Cole Camp, Mo. – Peer into Big Buffalo Creek and you will see small fishes swimming inOzark highlands. But what will surprise an onlooker is the species diversity found when fishery biologists sample the stream’s fish population with seines and nets.
“This stream has good fish diversity,” said Blake Stephens, a Missouri Department of Conservation (MDC) fisheries management biologist. “We’re finding darters, madtoms and sculpins that stay on the bottom. And we’re seeing the fish that group together like shiners and the Ozark minnow. We’re also finding the predator fish like the hornyhead chub.”
Stephens spoke as he led an MDC fisheries crew sampling fish populations at a site near MDC’s Big Buffalo Creek Conservation Area. The 2,000-acres of timbered hills offer the Ozarks rough beauty within easy driving distance of larger cities such as Kansas City, Warrensburg and Sedalia. Hiking trails are marked on the area. Big Buffalo Creek Fen Natural Area holds plants unique to cool, moist niches.
But the namesake Big Buffalo Creek is a special attraction for visitors. An MDC parking lot offers access for visitors who wish to wade in the mostly shallow stream, turn over rocks looking for crayfish or net some minnows, darters or sculpins to admire their varied colors and shapes. About 25 different fish species have been found in the stream, which is shallow with intermittent riffles and deep pools.
MDC has long worked with private landowners within the Big Buffalo Creek watershed to implement land and stream bank management practices that benefit farms, fish and wildlife. But the watershed will be given additional attention in the coming years. MDC staffers such as foresters and private lands conservationists can provide advice to any property manager wishing to improve timber stands, wildlife habitat or native plants. Good management practices can also protect stream banks or reduce sediment and gravel erosion into the creek, which boosts water quality and fish.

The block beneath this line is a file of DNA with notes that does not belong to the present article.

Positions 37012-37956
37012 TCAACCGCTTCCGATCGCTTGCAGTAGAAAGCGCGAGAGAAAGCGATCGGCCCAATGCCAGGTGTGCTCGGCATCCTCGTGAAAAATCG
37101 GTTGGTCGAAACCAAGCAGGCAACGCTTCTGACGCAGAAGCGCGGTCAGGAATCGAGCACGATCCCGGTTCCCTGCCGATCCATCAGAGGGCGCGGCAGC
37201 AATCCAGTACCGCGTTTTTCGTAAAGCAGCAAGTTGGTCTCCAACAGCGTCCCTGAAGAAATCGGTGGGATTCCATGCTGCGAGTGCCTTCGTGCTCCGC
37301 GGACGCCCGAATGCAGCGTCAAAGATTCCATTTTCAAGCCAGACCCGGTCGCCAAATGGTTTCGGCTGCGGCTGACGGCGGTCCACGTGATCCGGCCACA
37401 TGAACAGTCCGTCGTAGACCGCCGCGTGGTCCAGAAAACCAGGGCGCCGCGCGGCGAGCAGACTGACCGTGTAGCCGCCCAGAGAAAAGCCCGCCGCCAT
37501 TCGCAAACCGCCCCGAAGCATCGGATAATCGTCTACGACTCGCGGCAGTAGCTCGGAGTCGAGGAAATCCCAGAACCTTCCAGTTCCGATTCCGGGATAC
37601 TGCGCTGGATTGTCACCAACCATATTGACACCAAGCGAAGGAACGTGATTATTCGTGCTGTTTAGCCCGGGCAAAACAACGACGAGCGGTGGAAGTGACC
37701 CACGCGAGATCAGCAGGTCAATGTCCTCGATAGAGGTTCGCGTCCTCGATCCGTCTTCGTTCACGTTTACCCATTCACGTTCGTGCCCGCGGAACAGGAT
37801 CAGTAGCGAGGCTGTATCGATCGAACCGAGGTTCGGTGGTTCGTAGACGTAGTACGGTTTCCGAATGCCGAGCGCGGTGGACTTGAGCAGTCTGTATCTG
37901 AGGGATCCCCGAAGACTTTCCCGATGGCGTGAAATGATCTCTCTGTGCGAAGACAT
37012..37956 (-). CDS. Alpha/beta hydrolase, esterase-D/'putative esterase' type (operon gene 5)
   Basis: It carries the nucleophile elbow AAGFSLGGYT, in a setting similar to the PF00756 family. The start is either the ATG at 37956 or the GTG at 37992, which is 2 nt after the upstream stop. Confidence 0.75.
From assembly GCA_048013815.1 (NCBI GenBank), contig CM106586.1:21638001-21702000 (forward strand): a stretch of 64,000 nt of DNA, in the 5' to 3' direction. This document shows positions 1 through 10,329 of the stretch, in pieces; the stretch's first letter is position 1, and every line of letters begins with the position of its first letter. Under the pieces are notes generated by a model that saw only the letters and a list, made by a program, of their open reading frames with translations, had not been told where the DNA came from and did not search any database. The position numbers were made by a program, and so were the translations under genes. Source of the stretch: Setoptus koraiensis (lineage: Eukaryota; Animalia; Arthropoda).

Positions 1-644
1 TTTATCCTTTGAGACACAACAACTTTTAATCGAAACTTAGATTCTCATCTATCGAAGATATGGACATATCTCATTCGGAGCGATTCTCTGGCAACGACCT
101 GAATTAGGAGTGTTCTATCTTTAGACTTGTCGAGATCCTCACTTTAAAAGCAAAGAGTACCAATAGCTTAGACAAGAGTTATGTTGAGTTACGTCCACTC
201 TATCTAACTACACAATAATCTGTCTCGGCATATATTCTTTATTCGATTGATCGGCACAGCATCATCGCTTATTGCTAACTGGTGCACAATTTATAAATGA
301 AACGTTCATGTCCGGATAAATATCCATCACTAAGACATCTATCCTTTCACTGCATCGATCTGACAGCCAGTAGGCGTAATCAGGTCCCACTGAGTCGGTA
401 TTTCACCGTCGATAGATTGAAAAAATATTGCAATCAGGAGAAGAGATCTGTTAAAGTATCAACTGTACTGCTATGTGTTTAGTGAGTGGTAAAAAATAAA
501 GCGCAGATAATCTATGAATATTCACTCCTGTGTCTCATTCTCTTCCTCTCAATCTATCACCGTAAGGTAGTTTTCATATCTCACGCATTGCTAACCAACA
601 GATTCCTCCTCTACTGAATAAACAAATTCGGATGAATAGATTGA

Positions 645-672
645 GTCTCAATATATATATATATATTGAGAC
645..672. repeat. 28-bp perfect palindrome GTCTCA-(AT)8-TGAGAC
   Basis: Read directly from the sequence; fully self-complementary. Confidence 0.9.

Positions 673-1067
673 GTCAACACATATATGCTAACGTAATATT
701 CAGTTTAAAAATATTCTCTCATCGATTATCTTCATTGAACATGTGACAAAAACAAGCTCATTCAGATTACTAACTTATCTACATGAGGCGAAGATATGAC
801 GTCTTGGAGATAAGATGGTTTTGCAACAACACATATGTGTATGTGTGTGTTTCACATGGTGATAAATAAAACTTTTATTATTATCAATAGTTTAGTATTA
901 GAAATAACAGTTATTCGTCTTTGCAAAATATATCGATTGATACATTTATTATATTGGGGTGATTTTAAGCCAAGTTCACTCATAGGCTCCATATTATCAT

Financial assistance for habitat improvements and stream protections will be available to land managers in the watershed. Those interested can contact MDC’s Sedalia office at 660-530-5500, or call a private lands conservationist at 660-826-3354, ext. 118.
“We want to keep this stream’s water quality high so people can come and enjoy the outdoors here,” Stephens said. This is a really pretty stream. We have good tree growth along the stream corridor that provides some shade and keeps the water cooler. We’re trying to keep places like this in good shape so people can enjoy them.”